The Vancouver Canucks’ goaltending controversy will be resolved this summer, and it’s looking increasingly likely that Roberto Luongo will be traded, and Cory Schneider will become the full-time starter.
When the Canucks were eliminated by the Kings on Sunday it was unclear how this situation would resolve itself because they had already made a long-term financial commitment to Roberto Luongo. The 33-year old is signed until 2021-22 with a cap hit of $5.33 million dollars. However, by playing Cory Schneider for the final three games of their series against the Kings, Vancouver made a statement that he is their guy.
So, the question becomes what can Vancouver get for Roberto Luongo. The answer should be, not much.
At this time last summer there were a lot of teams looking for a starting goalie. Phoenix signed Mike Smith, Washington signed Tomas Vokoun, Ottawa re-signed Craig Anderson, St. Louis signed Brian Elliott, Florida signed Jose Theodore, and Colorado traded for Semyon Varlamov. There was a lot of movement, and there was a market for a starting goaltender. Realistically when you look around the landscape of the NHL this summer, the only teams that should be looking for a goalie are Toronto, Tampa Bay, Edmonton, and Columbus.
Now which of those four teams wants a 33-year old goalie with questionable mental toughness, a contract that runs for another decade, and an actual salary of $6.7 million for the next six years?
Another issue working against the Canucks is the fact that great goaltenders have been coming out of thin air lately. Who knew Brian Elliott would be so good? Who expected Mike Smith to be this amazing? Even Jose Theodore had a great year, and he’s only making $1.5 million for the next 2 seasons.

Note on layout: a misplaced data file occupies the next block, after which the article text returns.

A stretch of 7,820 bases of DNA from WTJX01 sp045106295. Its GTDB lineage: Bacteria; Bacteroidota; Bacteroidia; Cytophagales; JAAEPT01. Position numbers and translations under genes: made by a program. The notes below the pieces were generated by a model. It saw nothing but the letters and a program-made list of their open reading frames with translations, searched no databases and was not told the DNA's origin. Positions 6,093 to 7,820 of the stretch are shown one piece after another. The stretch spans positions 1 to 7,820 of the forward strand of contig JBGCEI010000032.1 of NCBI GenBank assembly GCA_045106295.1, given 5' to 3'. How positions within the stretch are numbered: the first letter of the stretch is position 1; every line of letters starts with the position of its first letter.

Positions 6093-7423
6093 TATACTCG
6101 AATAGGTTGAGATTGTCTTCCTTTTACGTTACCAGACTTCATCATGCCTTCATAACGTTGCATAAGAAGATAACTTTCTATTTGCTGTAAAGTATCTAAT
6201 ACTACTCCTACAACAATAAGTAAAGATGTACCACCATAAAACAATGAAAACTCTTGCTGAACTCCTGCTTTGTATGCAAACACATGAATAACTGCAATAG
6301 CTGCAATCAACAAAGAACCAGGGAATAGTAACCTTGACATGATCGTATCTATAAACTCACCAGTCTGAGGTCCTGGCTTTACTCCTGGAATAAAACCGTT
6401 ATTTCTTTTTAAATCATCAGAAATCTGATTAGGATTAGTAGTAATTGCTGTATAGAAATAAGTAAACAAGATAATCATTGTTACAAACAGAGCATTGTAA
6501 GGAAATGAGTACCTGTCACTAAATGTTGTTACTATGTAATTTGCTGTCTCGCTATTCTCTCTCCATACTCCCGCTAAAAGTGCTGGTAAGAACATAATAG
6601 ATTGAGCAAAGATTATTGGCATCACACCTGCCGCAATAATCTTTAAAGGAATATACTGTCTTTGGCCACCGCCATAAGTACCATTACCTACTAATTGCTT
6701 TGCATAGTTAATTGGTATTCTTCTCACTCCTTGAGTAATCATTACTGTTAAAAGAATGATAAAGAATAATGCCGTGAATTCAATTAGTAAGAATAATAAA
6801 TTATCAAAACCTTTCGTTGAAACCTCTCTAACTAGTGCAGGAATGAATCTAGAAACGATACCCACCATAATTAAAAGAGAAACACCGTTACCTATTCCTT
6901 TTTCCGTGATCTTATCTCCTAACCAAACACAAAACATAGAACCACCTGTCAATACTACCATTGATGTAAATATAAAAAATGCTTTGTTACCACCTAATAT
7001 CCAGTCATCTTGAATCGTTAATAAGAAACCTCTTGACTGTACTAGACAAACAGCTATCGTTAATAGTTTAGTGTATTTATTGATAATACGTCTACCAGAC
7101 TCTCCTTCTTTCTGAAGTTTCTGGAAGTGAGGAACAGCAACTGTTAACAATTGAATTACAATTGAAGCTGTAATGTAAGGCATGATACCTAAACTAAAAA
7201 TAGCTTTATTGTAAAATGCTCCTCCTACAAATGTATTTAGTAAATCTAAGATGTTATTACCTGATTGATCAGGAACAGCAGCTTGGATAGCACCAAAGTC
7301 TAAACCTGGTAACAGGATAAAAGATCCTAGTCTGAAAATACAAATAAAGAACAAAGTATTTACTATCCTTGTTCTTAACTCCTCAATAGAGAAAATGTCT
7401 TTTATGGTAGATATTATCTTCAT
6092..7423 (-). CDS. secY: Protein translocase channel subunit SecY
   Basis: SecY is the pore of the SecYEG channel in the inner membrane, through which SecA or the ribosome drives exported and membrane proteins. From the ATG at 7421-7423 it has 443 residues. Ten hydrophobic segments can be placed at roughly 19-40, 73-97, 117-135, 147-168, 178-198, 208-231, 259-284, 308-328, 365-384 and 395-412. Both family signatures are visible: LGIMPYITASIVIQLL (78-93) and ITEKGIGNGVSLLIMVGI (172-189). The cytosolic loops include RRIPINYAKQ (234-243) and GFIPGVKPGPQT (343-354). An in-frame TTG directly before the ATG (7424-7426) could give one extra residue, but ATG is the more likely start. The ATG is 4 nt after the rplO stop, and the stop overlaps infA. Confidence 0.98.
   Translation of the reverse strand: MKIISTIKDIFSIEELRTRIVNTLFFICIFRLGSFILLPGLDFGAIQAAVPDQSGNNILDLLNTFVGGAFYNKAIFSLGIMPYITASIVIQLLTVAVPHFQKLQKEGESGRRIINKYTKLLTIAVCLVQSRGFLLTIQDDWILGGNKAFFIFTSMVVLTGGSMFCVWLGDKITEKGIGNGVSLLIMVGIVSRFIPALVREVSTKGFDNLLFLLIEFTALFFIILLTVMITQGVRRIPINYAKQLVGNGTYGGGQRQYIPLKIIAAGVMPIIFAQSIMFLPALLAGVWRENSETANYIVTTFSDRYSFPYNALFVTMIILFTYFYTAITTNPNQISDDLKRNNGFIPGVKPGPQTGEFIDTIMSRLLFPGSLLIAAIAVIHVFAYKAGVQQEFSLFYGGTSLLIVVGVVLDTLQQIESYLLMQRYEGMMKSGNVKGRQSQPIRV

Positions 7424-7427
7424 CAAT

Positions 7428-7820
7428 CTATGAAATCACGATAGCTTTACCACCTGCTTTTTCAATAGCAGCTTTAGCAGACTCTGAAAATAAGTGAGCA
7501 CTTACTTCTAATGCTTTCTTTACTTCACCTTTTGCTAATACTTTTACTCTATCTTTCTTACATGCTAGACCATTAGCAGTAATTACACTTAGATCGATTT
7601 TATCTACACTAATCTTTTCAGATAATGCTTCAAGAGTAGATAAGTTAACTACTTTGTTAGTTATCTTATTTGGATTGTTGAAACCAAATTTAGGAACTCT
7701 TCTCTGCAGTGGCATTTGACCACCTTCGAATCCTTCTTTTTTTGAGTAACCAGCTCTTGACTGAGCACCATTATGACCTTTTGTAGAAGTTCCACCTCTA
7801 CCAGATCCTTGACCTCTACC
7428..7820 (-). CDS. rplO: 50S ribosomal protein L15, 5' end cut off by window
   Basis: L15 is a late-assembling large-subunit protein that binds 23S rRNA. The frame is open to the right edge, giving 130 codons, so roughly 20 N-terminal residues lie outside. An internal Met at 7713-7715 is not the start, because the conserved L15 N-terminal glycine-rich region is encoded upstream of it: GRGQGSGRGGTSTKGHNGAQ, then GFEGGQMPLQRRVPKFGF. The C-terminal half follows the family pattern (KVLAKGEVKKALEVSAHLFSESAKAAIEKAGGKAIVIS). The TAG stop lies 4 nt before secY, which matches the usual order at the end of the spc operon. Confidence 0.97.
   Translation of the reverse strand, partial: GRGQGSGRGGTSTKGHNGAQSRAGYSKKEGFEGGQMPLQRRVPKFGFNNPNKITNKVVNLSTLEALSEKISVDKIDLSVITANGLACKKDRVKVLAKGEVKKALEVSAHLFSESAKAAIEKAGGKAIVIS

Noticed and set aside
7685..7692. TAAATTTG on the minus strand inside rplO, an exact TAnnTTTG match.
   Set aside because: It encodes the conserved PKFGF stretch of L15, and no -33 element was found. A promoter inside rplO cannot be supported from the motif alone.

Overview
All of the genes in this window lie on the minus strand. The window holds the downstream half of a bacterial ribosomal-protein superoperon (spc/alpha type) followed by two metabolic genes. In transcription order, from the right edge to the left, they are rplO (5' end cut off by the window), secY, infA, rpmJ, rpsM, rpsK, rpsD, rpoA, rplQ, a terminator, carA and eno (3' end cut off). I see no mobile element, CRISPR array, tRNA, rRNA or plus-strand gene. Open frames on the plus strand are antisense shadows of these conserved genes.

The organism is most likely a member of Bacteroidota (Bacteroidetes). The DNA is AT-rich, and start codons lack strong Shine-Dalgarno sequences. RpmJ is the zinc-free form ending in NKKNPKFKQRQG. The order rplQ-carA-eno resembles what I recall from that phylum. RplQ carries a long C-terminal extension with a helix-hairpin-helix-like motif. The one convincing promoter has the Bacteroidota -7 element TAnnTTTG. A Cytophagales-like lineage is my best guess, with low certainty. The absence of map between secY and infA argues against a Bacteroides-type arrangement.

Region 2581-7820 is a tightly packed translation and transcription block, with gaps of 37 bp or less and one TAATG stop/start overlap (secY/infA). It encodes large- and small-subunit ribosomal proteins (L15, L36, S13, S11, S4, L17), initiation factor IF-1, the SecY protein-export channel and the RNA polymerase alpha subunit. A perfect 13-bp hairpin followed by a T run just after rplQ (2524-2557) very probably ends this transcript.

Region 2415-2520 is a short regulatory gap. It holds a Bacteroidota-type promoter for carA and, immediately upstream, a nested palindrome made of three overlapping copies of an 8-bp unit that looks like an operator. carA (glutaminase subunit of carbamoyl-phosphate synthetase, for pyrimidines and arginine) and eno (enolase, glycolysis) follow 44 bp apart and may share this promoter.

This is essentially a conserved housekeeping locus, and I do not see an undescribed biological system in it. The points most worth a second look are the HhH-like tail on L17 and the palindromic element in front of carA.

Vancouver will also have to contend with the fact that there will be other goaltending options on the market. There are rumours that Calgary may be willing to deal Mikka Kiprusoff. In Los Angeles, Jonathan Bernier could be up for grabs after Jonathan Quick’s Vezina Trophy calibre season. In Buffalo, Jonas Enroth may be available, and in Nashville, Anders Lindback may also be on the market. If you are a young team like Toronto, Tampa Bay, or Edmonton, wouldn’t it make more sense to acquire a young goaltender that could grow with your current roster rather than an aging contractual albatross like Luongo?
Another point worth consideration is that there is no market precedent for trading a starting goalie. Good starting goalies don’t get traded. When the Flames acquired Kiprusoff no one knew he was so good. Craig Anderson was considered a fringe starter when Ottawa acquired him. The last legitimate number one goalie to be traded was Roberto Luongo himself, when he was dealt from Florida to Vancouver in 2006.
The biggest mistake a team could make this summer is to over-value Luongo’s worth on the open market. We saw it happen back in 2009 when the Montreal Canadiens acquired Scott Gomez from the Rangers for a package that included Ryan McDonagh. At the time, Montreal had a ton of cap space and Rangers General Manager Glen Sather dumped his problem in Pierre Gauthier’s lap. Montreal should have received a blue chip prospect for taking care of the Ranger’s problem, instead, Pierre Gauthier inexplicably traded a prospect to acquire a player that New York was desperate to move. Given this ridiculous trade, it’s no surprise that Gauthier is no longer employed by the Canadiens.
The Gomez trade is a classic example of how mistakes are made in the NHL. Good teams manage their cap well, they don’t throw off their internal pay scale by signing or trading for over-priced veterans, and they keep and develop their prospects. Any GM that is entertaining the notion of trading for Luongo should take a long look at the market and recognize that Vancouver has no leverage in this situation.
For more sports updates check out www.unsportsmanlike.ca or follow on Twitter @Unsport4Real. You can also follow me @TomYawney
I’m a digital media strategist with CanEye Media. I help businesses build and establish their brand through internet marketing. I also blog regularly for Canada’s Best Sports Blog – Unsportsmanlike.ca